"the code and resources required to render the initial view of a web page"

That means that we only need to display the initially visible part of the webpage quickly, not the whole thing. So even if a page has 12000 images, well only one or two are likely to be visible above the fold. That means if we concentrate on those two images, we can make our initial pageload time much better. We don't have to show 12000 images, we only need to show those which are in the initial view. Javascript files? well we can have 12000 of those too, but we should only initially load the ones that are critical to show the top part of our webpage, and the other 11,998 javascript files can be deferred until after the pageload. I discuss the way to accomplish these tasks on my prioritize visible content page, but first let's look at a webpage and see how we can use our knowledge of the critical path to make it load significantly faster.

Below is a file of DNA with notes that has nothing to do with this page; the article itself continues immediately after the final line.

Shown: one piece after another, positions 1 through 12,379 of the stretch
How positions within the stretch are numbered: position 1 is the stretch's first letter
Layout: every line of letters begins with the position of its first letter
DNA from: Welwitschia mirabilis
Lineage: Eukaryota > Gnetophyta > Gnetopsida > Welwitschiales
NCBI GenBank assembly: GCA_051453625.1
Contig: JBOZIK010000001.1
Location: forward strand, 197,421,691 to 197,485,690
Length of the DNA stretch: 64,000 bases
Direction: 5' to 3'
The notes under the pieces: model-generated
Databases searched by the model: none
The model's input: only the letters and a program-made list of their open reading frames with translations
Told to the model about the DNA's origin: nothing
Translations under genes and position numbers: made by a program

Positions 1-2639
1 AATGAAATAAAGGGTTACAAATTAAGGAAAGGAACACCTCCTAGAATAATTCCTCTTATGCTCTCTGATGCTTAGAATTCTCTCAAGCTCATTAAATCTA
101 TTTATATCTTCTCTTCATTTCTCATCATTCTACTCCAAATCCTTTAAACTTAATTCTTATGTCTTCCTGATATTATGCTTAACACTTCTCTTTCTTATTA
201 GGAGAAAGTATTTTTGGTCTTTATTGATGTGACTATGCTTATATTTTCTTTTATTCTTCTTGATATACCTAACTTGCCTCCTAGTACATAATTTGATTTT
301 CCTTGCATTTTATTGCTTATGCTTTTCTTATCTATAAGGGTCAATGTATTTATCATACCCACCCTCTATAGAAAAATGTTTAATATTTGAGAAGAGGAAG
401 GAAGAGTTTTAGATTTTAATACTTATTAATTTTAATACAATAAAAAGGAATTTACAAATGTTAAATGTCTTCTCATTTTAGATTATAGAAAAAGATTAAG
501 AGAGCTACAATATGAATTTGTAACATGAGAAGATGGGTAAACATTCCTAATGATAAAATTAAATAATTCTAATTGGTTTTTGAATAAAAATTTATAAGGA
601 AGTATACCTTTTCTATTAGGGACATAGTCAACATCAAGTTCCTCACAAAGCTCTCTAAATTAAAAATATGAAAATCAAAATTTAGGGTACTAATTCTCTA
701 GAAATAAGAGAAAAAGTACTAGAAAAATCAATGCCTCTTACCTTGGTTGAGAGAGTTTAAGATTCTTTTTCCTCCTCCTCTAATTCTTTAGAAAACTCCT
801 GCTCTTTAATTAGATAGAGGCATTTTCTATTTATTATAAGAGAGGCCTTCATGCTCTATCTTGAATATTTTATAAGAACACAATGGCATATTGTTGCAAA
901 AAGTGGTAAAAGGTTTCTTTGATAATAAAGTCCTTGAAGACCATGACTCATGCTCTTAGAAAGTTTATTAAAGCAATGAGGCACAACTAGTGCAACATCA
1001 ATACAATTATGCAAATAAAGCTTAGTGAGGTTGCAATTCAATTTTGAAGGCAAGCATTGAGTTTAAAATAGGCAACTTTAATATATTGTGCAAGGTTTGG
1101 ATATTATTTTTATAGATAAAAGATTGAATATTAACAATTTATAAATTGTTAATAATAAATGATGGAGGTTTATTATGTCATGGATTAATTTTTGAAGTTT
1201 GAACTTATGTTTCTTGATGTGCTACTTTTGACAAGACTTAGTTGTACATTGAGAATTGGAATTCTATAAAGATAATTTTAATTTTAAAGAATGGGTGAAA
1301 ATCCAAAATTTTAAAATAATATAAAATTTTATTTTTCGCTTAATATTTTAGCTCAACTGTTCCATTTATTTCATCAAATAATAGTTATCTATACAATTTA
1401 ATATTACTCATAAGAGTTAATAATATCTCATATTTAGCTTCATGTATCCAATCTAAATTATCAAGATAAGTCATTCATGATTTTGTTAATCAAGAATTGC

Understanding pagespeed measurement

When Google talks about pagespeed, they are not talking about the overall time it takes to download a webpage. What they care about is how quickly does a user start seeing content on that page. The reason they have started using pagespeed as a ranking factor is based upon the satisfaction of their users. It is not a good experience for someone searching Google for something when they are sent to a page that takes forever to load.

People complain to Google about this, they say "Why are you sending me to a page that loads soooo slow?". This is known as perceived speed.